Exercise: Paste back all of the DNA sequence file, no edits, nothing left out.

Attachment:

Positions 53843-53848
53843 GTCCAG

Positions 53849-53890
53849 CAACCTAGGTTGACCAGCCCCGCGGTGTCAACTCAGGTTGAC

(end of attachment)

Positions 53843-53848
53843 GTCCAG

Positions 53849-53890
53849 CAACCTAGGTTGACCAGCCCCGCGGTGTCAACTCAGGTTGAC